One year ago today, I was sitting on my bed in the Hotel Panorama in Hong Kong with my laptop and a large fortifying cup of coffee, writing about congee. That was my very first post here on Cognitive Leeks. I remember feeling  my heart beat quicken as I was hitting that “Publish” button for the first time, taking the plunge, putting my story out there, wondering what was next.

 

And so the earth has spun round the sun once more, and I’m back here  at January 18 again. This year, I’m at a friend’s house near Atlanta, sitting on a bed with my laptop and coffee (naturally)  on a rainy morning. It seems like more than just the earth has spun round this year.   Scott is back in Hong Kong right now, and I’m in Georgia living the life of a gypsy and vagabond while he’s gone, living out of suitcases and trying to avoid New Jersey in January, although it seems like I may have brought it here with me. It’s been a restless, unsettled year with trips and relocations. The shape and texture of my daily life has been radically altered in this year, upended like a box of Lego’s onto the floor;  I’m still trying to figure out how to sort all of the jumbled pieces out. I’m in a season in which my relationship to food and cooking, once a balm and anodyne, have become strained and challenging. I’ve washed a lot of tears down my kitchen sink during this last trip around the sun.

 

Something interesting about this full circle theme though: I’m back in Atlanta right now, where I grew up. I’ve been visiting my familiar spots, favorite markets, driving past the first places where I had Indian and  sushi and Thai, the restaurant where I had my first beer (a Moretti at Camille’s in Va. Highland). Pano’s and Paul’s has moved from W. Paces Ferry, but I had my first really fancy restaurant dinner there when I was 20. I wore a new black dress, loved the escargot. I happened to go by Sevenanda in Little Five Points, the hippie market where we got our bulk lentils and brown rice out of pails on the floor, and alfalfa seeds and fresh peanut butter and carob chips when I was little. I know if I walked inside today, the smell would take me back to being five, thinking I was the only child in Atlanta eating plain yogurt and mung bean sprouts. I went to the Sweet Auburn Market downtown, the first place I remember seeing tripe and pigs feet and chitterlings.

 

I’ve also been to the Dekalb Farmer’s Market a couple of times. We would make a weekly trip up there for most of our groceries. It’s one of my favorite places. It has always been a very international store, even when it was basically a grungy warehouse full of tow motors carrying pallets of bananas and sacks of rice.  The store was always  full of Indian ladies in brilliant saris and gold bangles and nose rings,  all of the beautiful voices of Africa there on a given Sunday. It’s a bit like heaven in that “every tribe and tongue and nation” could probably find something familiar to eat there.   There are still the tubs of spices I remember that smell like faraway places,  fruits with skins that looks like dinosaurs, live blue crabs and tanks of fish. As many places as I’ve been now, I still find mysterious green leafy things there, intriguing and begging to be investigated. I know that this place is where the seeds were planted that became my interest in food and travel, that quickening of the mind that started me on the chase. I never really lose that fascination I first realized there for the fellowship that all of humanity finds in the breaking of bread, all of us different and all of us the same.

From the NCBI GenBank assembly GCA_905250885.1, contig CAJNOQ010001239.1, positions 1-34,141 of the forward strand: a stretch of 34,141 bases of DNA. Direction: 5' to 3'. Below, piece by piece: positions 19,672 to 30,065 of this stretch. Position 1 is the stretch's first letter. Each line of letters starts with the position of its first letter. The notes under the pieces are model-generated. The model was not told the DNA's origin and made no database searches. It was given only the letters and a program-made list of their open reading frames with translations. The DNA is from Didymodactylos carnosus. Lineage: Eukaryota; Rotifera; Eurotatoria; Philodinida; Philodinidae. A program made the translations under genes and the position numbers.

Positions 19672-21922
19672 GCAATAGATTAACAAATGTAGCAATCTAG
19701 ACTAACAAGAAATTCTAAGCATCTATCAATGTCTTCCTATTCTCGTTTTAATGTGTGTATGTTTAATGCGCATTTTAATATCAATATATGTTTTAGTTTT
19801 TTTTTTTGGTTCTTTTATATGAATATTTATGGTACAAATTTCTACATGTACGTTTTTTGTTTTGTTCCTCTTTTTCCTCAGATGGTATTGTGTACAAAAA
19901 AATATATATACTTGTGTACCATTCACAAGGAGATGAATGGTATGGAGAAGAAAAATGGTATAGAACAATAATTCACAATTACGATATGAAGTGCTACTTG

That unfinished story beguiles me back to the table again and again. And that’s the thing about this little rock full of people hurtling around the sun- it doesn’t stop, the stories don’t stop, we don’t get a chance to catch our breath. We keep sleeping and eating and drinking and loving and crying and working and playing, round and round. Where will I be this time next year? Where will I have visited, what will I have smelled, tasted, cooked? I can’t even imagine, but I hope to still be writing about it all when next year rolls around.  Thank you all for riding along with me this year.